Religion and Rethinking the Human
The ‘human,’ like that of ‘religion,’ is a category always under contestation. In current Euro-American scholarship and public culture, there is an acute anxiety about humans’ excessive reliance on technology, its environmental costs, and the ominous prospect of a post-human dystopia. These anxieties have been recognised, theorised, and allayed by a number of academic sub-disciplines in the humanities and social sciences. It is therefore noteworthy that the study of ‘religion,’ ultimately concerned with the consideration of one of the most enduring products of the ‘human,’ has yet to wholeheartedly embrace a deconstruction of this seemingly transparent category.
Although ‘humans’ are credited with creating ‘religion,’ ‘religion’ itself has played a central role in constructing the ‘human’ as we understand it today. This symbiotic relationship is multifaceted, multivalent, and under-theorised within much of the current field of the contemporary study of religion. In order to bridge this gap between the study of religion and the plethora of recent ‘turns’ in academic scholarship that trouble the ‘human,’ the Journal for the Academic Study of Religion (formerly the Australian Religion Studies Review) seeks papers that provide a valuable insight into this issue of endurance and relevance from a variety of interdisciplinary and methodological perspectives.
Articles may present viewpoints, arguments, and analyses on broad delineations of religion, religiosity, and any of the following, or other and divergent, topics:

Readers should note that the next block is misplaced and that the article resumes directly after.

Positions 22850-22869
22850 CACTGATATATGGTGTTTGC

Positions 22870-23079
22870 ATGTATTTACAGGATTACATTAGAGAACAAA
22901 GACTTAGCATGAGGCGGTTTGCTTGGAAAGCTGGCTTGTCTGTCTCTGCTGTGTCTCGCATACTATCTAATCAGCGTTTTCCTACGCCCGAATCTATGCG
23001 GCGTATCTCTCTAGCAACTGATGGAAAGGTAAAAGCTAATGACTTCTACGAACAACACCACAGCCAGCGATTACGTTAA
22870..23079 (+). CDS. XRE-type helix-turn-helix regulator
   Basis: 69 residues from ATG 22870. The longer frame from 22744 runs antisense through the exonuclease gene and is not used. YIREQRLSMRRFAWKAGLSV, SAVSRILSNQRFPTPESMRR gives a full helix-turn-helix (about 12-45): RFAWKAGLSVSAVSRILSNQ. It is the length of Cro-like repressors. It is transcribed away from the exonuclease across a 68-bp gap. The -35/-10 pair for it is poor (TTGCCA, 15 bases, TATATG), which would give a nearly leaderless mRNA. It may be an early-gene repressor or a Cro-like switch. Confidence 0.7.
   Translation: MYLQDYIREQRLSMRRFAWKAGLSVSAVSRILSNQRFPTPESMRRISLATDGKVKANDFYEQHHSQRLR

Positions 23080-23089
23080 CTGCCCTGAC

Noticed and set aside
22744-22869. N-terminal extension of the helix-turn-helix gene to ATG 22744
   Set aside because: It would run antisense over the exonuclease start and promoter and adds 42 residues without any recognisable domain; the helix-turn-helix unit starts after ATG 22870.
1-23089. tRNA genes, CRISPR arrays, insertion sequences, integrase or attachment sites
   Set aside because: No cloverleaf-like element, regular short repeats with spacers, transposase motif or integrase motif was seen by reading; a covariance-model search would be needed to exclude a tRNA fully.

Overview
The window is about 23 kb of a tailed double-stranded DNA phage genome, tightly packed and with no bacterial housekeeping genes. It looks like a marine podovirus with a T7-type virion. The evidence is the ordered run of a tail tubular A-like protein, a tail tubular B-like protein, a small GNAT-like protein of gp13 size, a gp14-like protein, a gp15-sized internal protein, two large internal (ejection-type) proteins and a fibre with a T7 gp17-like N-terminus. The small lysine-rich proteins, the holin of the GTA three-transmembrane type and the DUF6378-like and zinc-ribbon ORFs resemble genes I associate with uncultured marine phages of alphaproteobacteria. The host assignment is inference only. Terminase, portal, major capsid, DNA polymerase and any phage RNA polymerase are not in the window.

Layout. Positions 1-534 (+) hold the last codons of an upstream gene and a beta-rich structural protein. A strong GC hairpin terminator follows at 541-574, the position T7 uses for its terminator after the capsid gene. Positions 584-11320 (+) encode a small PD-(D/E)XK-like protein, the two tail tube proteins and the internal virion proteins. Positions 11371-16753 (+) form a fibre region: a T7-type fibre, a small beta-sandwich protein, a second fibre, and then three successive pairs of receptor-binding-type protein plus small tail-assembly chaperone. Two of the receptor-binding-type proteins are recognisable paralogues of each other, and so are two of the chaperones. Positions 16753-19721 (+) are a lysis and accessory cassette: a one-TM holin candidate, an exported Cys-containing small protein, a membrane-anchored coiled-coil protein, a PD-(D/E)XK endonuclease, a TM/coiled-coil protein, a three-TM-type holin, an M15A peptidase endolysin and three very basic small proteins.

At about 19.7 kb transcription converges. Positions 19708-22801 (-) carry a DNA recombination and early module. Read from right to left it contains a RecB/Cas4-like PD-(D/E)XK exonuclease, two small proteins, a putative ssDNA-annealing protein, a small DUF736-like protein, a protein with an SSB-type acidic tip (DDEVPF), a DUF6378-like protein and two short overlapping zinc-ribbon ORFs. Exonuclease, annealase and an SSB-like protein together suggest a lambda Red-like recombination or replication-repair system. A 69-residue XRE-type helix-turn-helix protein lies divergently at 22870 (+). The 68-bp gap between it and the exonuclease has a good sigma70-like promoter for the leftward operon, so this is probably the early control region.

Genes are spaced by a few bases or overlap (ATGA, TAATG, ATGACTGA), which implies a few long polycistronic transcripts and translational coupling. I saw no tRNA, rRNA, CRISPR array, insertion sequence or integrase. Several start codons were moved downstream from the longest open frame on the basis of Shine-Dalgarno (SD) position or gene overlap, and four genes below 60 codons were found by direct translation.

- The historical construction of the human
- The human and the non-human, super-human, or post-human
- Anthropocentrism and the biopolitical processes that bring about the centrality of the human and of certain humans
- Notions of sentience, identity, and individualism
- Human rights, law, governance, politics, media, and relations with ‘nature,’ climate, and the environment
- Interspecies relations, especially between the human, the animal, the plant, the microbial, and the technological
- Human evolution and cognition
- The politics and governance of death, dying, and decomposition
This issue of the Journal for the Academic Study of Religion is a special issue that will be edited by postgraduate students featuring contributions from national and international postgraduate students. We are hoping that this will provide students not only with an important platform from which to share their research interests and efforts, but also an invaluable opportunity for the academic community at large to sample the high quality work and the innovation of scholars at a postgraduate level. We are seeking unique essays on the subject of Religion and Rethinking the Human that showcase the original research of students, and we welcome a variety of submissions that provide a unique insight into this highly pertinent issue.
If you would like to contribute to this Special Issue, please send your abstract to the guest postgraduate editors: George Ioannides (firstname.lastname@example.org) and Venetia Robertson (email@example.com) by 1 July 2012. Abstracts should be no longer than 500 words and accompanied by a brief author biographical statement. Authors will be notified by the end of July, and the deadline for submission of complete articles (6000 words) will be 1 December 2012. Papers will be published subject to peer review. This special issue of the Journal for the Academic Study of Religion will be published in December 2013.